Autumn wellbeing guide
Each season brings some common and predictable patterns that can affect our health. For example, as we move from summer into autumn we may see the ‘winter blues’ starting to creep in and an irregularity in digestion as a result of the seasonal change in diet. Understanding why these patterns occur can help us to develop strategies against these seasonal tendencies and therefore maintain maximum wellbeing.
As the days become gradually cooler and shorter, we can begin to feel the countdown to the darker months of the year. Autumn is the season for preparation; getting your body ready for the winter months ahead. It is also a season of change, the transition from the hot heat of the summer to the cool dark of the winter.
Ayurveda in autumn
During autumn, the air element is predominant with more light, dry and cool weather alongside the erratic winds of change. As the vata constitution is regulated by the air element, this is the dosha that requires the most attention during the autumnal change. The stark change in weather and cooler, drier environment can cause levels of moisture in the body to reduce and also affect how well we digest our food. Similarly the winds of change can make us feel more on edge or erratic, and often our nervous system can become aggravated, making us feel anxious.
Key conditions that often occur in autumn are those such as arthritis, which are influenced by the mix of excess vata and toxins or ama circulating in the body as a result of an inefficient digestion. Anxiety and more erratic behaviours can also often surface.
The change of the season is always a good time for a seasonal detoxification or cleanse, but if you’re not feeling up for a full detox, try some of the tips below.
Try incorporating some of these top tips into your daily routine to balance the cool, dry autumn environment:
Rise at 7am when the world is still and calm
Massage yourself with warm sesame oil or to offset the tendency for dryness, cracking joints and stiff muscles - follow with a warm shower
Try some alternate nostril breathing to eliminate vata toxins that may be restricting your nervous system and circulation
Yoga poses perfect for autumn are all inverted postures where the head moves below the waist, such as head and shoulder stands. Also try slow Sun Salutations
Enjoy a cup of herbal tea that will leave you feeling balanced but also energised. Try Tulsi Clarity, , or Licorice and Cinnamon
If you are feeling the effects of the winds of change and are feeling a little out of sorts, or are not sleeping as well, try or Night Time supplements. If you notice that your monthly cycle also seems a little irregular try or Womankind supplements to establish a sense of balance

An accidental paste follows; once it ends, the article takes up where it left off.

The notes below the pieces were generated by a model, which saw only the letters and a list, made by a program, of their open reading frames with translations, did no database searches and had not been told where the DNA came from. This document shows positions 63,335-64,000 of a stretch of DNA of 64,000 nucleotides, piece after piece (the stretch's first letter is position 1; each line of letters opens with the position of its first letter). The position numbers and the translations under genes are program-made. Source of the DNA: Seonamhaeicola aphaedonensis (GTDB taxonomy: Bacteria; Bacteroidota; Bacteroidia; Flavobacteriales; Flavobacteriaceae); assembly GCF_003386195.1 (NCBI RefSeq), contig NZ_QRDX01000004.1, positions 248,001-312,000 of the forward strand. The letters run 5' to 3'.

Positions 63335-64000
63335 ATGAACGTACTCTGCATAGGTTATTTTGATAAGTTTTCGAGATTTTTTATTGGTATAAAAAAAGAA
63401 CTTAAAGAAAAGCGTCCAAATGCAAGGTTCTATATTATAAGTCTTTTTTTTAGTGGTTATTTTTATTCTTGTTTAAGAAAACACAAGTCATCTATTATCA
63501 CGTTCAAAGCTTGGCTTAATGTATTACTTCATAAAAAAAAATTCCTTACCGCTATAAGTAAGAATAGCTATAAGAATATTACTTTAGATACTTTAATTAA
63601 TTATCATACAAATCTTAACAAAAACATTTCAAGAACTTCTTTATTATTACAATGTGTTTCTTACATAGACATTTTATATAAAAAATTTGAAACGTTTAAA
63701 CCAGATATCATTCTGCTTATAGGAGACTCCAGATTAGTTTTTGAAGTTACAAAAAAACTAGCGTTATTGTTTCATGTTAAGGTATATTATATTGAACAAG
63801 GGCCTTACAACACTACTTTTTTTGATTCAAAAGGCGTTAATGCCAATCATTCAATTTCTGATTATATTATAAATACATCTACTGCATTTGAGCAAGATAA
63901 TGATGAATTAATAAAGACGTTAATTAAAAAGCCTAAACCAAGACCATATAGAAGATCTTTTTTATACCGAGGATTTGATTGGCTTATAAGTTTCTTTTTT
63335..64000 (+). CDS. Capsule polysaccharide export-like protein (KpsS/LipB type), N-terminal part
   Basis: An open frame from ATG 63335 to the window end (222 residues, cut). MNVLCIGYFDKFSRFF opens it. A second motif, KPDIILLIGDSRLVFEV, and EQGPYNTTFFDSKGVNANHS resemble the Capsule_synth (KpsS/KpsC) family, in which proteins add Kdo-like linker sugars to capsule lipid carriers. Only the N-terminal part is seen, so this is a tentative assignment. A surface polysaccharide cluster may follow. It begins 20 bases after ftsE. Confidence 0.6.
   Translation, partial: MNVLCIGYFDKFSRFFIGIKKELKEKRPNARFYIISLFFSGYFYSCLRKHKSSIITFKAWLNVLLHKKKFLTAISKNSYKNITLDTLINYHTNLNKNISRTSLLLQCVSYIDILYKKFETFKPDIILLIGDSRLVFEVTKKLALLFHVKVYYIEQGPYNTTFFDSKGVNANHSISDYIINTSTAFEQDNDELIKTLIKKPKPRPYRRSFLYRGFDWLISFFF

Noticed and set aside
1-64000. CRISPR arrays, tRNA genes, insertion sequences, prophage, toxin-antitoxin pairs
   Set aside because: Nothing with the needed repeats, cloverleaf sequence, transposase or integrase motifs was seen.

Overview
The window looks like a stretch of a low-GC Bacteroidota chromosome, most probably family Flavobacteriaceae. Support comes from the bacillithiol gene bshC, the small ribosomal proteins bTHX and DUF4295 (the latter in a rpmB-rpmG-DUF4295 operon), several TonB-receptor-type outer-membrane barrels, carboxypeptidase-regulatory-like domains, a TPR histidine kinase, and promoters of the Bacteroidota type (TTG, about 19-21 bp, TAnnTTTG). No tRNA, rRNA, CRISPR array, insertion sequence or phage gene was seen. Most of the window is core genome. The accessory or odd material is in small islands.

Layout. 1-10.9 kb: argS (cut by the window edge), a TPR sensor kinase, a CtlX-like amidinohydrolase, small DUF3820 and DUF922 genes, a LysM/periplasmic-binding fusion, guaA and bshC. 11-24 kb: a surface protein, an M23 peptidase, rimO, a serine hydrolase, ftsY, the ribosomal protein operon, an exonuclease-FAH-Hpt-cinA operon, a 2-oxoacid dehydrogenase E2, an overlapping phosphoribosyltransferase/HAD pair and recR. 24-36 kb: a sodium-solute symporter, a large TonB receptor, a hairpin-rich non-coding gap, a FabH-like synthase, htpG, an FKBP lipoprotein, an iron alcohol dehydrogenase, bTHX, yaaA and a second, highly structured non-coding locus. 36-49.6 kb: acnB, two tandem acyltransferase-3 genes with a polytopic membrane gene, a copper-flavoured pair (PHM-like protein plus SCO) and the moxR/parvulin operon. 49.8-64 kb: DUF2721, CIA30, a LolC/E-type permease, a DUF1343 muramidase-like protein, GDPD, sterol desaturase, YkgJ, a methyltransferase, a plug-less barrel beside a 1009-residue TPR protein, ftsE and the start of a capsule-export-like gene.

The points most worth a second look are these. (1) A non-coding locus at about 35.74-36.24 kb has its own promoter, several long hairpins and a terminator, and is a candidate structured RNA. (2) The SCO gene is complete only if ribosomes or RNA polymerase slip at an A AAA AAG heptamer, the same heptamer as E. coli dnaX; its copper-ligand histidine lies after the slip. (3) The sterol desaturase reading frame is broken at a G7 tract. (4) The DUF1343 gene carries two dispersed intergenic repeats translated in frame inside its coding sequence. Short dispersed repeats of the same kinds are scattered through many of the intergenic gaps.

The autumn diet should consist of warm foods with a sweet, mildly spicy, sour and salty flavour to increase moisture and help you feel nourished and grounded. Start the day with a small bowl of oats, rice or quinoa flavoured with maple syrup, honey or cinnamon. For lunch and supper choose nourishing foods such as steamed vegetables, soup or kicharee. Avoid too much raw salads, cold drinks, ice, beans, fermented foods and yeast as they cause excess wind and may destabilise the digestion. If you notice that your digestion is slightly out of balance try a cup of , or the or After Dinner supplements
At the end of the day, enjoy a delicious cup of simmered milk with a pinch or nutmeg, saffron or cardamom and settle in for an early night.
The most important point is to allow your body and mind time to adjust to its new environment - give it time and support it. Ensure that you receive adequate periods of rest and sleep, have a good nutritious diet, take regular appropriate exercise and try to maintain a positive state of mind. By working towards this, you will start to re-charge your body and really feel ready and stocked up for winter.
If you already know your dosha, read your bespoke autumn wellbeing guide here: pitta, vata, kapha.
Looking to find out your dosha? Take our
Author: Saf Hareshe
Herbal Education Specialist
Saf is a qualified Nutritional Therapist from the College of Naturopathic Medicine and runs a private clinical practice specialising in digestive health. She delivers herbal education both internally at Pukka and externally to our partners and practitioners and is passionate about making herbs and nutrition exciting and accessible for all.
Years of experience
DipCNM, mANP, mGNC
Qualified nutritionist (College of Naturopathic Medicine, 2021)